Opinion 2.169 - The Ethical Implications of Xenotransplantation
Xenotransplantation includes any procedure that involves the transplantation, implantation, or infusion into a human recipient of either (a) live cells, tissues, or organs from a non-human animal source or (b) human body fluids, cells, tissues or organs that have had ex vivo contact with live non-human animal cells, tissues, or organs. Although xenotransplantation offers a potential source of tissue, and organs for medical procedures, research in this area may uncover physical and psychological conditions that require medical attention. As such, physicians need to be involved in developing and implementing guidelines for continued research. Therefore, the following guidelines are offered for the medical and scientific communities:
(1) Physicians should encourage education and public discussion of xenotransplantation because of the potential unique risks such procedures pose to individual patients and the public.
(2) The medical and scientific communities should support oversight for the development of clinical trial protocols and of ongoing xenotransplantation research.
(3) Given the uncertain risk xenotransplantation poses to society, participants in early clinical trials may have to agree to (a) postoperative measures such as life-long surveillance, disclosure of sexual contacts, autopsy; and (b) a waiver of the traditional right to withdraw from a clinical trial until the risk of late xenozoonoses is reasonably known not to exist. These requirements may continue even if the transplanted tissue is rejected or removed. The informed consent process should include a discussion of the above issues as well as potential risks to third parties and psychological concerns associated with receiving an organ or tissue graft from an animal. Careful attention must be paid to both the content of the consent disclosure and the manner in which consent is obtained.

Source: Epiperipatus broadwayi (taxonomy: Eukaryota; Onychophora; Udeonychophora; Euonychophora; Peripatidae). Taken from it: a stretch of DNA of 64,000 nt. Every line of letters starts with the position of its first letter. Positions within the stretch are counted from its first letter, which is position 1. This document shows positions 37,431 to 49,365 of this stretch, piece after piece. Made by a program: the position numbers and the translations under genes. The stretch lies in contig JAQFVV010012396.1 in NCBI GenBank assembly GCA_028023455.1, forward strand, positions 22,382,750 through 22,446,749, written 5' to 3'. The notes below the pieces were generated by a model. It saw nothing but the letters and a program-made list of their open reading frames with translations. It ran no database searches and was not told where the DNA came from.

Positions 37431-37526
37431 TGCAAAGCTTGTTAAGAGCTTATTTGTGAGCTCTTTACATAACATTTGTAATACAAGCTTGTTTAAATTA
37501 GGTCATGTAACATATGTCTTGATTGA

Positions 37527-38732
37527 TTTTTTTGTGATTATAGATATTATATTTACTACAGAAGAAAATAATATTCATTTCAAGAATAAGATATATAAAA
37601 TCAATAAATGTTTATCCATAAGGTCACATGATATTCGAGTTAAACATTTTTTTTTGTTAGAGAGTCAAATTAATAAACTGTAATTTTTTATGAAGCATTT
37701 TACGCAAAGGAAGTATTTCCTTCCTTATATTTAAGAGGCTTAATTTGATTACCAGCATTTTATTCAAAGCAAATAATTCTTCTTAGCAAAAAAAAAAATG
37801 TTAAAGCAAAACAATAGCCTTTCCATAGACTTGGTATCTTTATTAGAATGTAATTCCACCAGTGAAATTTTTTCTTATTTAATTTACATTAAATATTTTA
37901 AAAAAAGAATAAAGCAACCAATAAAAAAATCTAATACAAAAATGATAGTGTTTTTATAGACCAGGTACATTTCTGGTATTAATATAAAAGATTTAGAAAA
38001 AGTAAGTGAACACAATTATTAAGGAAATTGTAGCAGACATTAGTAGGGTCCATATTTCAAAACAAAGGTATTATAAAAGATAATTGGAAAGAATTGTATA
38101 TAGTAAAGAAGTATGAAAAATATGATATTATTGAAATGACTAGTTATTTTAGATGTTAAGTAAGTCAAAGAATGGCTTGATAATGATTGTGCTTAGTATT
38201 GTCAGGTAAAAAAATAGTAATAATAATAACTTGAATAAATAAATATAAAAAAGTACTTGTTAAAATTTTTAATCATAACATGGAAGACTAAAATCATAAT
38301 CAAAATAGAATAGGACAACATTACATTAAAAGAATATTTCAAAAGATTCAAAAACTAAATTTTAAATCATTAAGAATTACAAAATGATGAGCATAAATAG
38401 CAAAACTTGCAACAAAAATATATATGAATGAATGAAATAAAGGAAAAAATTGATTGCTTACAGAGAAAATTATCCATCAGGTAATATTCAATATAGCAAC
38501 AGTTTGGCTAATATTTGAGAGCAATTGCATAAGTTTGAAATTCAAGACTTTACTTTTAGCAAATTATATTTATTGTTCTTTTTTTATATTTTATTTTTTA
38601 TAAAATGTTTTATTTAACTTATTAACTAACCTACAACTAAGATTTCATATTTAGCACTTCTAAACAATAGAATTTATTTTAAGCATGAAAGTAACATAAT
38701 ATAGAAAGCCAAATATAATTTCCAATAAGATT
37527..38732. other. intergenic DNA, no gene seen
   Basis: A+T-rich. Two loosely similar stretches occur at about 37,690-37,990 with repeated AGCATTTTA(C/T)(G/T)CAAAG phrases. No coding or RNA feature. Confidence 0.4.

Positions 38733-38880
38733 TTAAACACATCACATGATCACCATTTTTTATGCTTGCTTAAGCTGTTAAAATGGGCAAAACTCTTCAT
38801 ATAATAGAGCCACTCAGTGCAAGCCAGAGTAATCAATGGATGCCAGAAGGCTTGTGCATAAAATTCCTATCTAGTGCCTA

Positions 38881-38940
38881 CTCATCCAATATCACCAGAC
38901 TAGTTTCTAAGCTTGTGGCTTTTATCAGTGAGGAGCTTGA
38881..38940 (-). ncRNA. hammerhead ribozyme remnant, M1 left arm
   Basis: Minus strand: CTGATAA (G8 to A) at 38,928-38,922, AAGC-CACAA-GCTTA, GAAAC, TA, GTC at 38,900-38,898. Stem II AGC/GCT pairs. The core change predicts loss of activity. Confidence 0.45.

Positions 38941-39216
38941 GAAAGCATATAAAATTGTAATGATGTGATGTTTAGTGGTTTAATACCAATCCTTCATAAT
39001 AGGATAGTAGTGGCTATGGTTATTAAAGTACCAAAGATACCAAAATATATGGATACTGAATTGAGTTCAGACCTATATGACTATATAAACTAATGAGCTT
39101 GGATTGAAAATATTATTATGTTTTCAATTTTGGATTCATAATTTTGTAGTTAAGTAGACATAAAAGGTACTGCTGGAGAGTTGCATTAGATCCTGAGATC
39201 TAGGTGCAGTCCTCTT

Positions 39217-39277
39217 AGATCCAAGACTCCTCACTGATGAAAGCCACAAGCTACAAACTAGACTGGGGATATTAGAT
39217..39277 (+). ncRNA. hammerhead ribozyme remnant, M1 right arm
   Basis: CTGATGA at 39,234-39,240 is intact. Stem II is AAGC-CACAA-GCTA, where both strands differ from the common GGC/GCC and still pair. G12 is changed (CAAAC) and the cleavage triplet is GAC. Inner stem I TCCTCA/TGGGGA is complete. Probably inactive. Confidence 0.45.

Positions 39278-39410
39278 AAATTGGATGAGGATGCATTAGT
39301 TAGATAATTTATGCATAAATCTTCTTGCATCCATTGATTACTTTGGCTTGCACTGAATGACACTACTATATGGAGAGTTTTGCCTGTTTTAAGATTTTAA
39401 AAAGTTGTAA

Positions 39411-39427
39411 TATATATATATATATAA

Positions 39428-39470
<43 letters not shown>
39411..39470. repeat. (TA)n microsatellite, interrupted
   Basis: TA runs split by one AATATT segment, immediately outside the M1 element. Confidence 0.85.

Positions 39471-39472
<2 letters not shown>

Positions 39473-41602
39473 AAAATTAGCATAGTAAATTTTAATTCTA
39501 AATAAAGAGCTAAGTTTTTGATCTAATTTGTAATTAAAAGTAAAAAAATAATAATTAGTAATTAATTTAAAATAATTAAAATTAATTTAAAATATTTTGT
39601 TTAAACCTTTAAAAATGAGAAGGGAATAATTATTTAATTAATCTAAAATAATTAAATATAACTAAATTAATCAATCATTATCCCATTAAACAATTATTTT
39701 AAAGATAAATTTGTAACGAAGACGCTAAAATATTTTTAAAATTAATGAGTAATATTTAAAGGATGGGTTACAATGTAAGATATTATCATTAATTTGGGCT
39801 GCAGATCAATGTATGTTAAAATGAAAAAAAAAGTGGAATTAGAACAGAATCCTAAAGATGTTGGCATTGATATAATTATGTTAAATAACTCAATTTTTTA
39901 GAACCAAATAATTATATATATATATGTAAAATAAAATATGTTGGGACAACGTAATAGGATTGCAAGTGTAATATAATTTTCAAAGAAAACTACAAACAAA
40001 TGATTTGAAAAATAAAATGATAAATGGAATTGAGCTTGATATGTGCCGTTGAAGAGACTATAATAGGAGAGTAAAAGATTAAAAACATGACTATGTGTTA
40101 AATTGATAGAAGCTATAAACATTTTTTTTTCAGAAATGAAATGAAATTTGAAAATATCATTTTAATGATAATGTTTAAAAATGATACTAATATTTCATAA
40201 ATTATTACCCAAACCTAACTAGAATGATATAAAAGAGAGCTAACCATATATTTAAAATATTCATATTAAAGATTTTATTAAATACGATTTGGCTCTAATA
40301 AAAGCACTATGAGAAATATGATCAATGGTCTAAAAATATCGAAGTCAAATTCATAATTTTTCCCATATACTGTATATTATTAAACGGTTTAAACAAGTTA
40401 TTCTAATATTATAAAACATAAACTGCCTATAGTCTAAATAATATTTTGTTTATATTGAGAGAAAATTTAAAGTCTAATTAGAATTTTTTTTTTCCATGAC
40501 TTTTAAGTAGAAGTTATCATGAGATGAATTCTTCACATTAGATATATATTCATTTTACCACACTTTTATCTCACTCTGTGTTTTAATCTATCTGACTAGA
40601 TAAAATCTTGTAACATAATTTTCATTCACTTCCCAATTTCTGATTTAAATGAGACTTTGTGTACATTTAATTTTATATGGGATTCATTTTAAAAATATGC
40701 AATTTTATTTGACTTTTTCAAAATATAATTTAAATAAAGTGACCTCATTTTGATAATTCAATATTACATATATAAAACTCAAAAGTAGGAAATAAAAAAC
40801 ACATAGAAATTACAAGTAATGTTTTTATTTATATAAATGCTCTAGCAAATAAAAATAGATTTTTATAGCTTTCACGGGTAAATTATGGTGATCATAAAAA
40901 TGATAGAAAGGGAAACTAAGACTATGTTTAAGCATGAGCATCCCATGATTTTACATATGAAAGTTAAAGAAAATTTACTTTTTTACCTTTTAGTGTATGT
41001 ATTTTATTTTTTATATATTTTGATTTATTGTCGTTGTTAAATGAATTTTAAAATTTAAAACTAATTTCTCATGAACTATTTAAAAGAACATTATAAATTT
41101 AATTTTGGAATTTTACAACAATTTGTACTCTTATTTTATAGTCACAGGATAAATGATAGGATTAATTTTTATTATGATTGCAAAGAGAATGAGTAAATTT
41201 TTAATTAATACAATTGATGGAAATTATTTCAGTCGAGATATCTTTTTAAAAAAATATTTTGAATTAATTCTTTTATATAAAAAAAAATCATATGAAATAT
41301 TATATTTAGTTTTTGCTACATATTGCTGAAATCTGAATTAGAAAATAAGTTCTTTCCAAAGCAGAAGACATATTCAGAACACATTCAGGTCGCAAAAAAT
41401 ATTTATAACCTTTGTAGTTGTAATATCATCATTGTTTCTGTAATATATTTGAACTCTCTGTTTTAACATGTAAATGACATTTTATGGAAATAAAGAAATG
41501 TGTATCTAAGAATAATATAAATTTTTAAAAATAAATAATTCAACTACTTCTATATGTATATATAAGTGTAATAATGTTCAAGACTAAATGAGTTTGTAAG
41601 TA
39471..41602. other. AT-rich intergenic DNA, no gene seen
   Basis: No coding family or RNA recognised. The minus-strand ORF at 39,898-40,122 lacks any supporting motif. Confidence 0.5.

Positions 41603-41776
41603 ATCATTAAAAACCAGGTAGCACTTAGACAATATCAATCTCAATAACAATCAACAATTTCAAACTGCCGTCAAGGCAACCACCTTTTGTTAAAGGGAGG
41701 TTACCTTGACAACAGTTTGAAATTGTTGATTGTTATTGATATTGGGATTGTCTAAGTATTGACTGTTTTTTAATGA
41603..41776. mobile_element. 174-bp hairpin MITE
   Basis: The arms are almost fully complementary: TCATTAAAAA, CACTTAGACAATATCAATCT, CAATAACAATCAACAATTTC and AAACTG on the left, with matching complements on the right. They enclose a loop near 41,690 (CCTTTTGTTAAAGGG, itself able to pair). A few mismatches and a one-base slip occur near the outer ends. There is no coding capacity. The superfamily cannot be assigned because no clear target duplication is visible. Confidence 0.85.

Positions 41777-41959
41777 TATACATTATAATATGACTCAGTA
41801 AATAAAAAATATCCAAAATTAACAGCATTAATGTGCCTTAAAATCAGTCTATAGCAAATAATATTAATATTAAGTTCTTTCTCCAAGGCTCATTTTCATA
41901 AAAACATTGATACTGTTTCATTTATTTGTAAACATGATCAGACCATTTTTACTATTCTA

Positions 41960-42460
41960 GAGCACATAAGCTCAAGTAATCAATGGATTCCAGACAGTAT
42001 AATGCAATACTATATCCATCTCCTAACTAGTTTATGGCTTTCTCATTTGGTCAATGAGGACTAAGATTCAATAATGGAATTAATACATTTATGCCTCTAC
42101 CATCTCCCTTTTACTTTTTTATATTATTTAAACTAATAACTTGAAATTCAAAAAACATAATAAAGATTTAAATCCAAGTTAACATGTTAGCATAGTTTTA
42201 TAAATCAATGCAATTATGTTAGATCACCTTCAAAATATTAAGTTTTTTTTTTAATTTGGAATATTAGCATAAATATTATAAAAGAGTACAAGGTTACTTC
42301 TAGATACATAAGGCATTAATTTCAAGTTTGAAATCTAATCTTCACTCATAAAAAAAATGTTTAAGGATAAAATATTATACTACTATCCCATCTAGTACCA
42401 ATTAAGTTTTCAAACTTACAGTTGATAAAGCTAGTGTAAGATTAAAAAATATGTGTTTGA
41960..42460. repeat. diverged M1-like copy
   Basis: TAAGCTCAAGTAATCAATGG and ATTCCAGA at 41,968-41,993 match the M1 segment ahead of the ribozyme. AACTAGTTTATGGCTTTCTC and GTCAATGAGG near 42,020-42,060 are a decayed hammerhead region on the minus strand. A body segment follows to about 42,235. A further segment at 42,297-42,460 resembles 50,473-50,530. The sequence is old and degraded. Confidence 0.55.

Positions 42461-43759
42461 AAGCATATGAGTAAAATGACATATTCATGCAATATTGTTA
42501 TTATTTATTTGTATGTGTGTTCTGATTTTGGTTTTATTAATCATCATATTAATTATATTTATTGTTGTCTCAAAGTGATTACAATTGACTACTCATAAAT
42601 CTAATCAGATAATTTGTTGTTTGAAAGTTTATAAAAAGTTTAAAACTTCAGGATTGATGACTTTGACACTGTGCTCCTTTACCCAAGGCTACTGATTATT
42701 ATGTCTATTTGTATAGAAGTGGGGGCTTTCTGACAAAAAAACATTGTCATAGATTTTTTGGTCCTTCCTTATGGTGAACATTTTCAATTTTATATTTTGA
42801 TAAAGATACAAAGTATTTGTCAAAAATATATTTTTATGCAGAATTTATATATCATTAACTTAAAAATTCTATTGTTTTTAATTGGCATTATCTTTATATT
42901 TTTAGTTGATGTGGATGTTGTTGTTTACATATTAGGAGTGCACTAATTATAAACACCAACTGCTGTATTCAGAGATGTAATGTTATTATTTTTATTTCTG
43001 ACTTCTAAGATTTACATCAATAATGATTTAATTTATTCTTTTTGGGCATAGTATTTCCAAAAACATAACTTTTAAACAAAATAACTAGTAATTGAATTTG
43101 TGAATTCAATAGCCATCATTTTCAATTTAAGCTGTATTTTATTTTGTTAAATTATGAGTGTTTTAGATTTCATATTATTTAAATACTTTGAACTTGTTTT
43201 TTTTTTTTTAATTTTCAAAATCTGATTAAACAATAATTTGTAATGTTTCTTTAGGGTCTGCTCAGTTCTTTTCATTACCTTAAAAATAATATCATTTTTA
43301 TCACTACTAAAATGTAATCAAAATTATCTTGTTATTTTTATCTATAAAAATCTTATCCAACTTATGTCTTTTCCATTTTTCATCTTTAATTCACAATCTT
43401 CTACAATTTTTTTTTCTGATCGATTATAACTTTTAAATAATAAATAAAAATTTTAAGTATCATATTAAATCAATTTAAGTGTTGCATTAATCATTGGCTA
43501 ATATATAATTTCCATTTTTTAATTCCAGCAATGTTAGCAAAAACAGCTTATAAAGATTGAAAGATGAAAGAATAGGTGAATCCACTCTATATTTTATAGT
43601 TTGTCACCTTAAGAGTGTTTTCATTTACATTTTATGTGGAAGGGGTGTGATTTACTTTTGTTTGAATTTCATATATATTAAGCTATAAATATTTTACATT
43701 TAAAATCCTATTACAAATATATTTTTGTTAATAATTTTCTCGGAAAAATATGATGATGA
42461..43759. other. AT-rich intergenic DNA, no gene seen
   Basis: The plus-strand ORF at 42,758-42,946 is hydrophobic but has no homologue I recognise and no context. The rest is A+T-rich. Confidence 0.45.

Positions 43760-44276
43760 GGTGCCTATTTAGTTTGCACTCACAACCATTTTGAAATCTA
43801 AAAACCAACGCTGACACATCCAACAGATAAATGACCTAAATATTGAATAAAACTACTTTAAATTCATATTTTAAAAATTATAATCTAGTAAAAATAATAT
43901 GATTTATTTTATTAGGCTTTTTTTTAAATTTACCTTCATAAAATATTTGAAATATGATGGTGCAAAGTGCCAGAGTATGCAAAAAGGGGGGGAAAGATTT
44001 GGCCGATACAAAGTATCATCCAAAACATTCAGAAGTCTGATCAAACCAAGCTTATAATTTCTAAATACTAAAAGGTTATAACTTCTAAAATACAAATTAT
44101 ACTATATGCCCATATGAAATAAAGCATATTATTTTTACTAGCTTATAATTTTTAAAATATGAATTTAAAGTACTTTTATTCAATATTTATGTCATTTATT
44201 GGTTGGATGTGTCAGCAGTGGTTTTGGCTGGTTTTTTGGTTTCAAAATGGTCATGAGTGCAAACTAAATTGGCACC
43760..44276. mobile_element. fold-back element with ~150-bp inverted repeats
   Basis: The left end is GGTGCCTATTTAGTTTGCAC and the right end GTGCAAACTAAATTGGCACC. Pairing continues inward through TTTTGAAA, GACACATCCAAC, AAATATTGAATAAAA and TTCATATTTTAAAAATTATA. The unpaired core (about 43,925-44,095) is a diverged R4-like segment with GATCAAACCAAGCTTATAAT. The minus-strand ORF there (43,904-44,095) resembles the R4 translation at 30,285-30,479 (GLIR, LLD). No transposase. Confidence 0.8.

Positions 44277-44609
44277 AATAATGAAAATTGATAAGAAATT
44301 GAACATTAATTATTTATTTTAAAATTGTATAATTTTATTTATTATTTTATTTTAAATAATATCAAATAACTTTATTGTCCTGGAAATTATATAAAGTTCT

(4) It would be ethical to include children and incompetent adults in xenotransplantation research protocols only when the patients are terminally ill and alternative treatments are not available.
(5) Allocation protocols must be fair and in accordance with Opinion 2.03, "Allocation of Limited Medical Resources," which recommends that decisions regarding the allocation of medical resources among patients be based only on ethically appropriate criteria relating to medical need. These criteria include, but are not limited to, the likelihood of benefit, the urgency of need, the change in quality of life, the duration of benefit, and, in some cases, the amount of resources required for treatment.
(6) Sponsors of xenotransplantation research should assure that adequate funding exists for life-long surveillance and treatment of complications arising from xenotransplantation procedures on research subjects.
(7) At a minimum, all on-going research should adhere to the Public Health Service Guideline on Infectious Disease Issues in Xenotransplantation, FDA guidelines relating to xenotransplantation, Opinion 2.07 "Clinical Research," and any additional precautionary measures believed to minimize potential risks to the public or to patients. It is inappropriate to participate in xenograft procedures outside federal guidelines.
(8) All xenotransplantation research should continue to promote high standards of care and humane treatment of all animals used in research (H-460.979, "Use of Animals in Research") and to apply these standards to the care and treatment of animals used as sources of transplantation material. (IV, VII)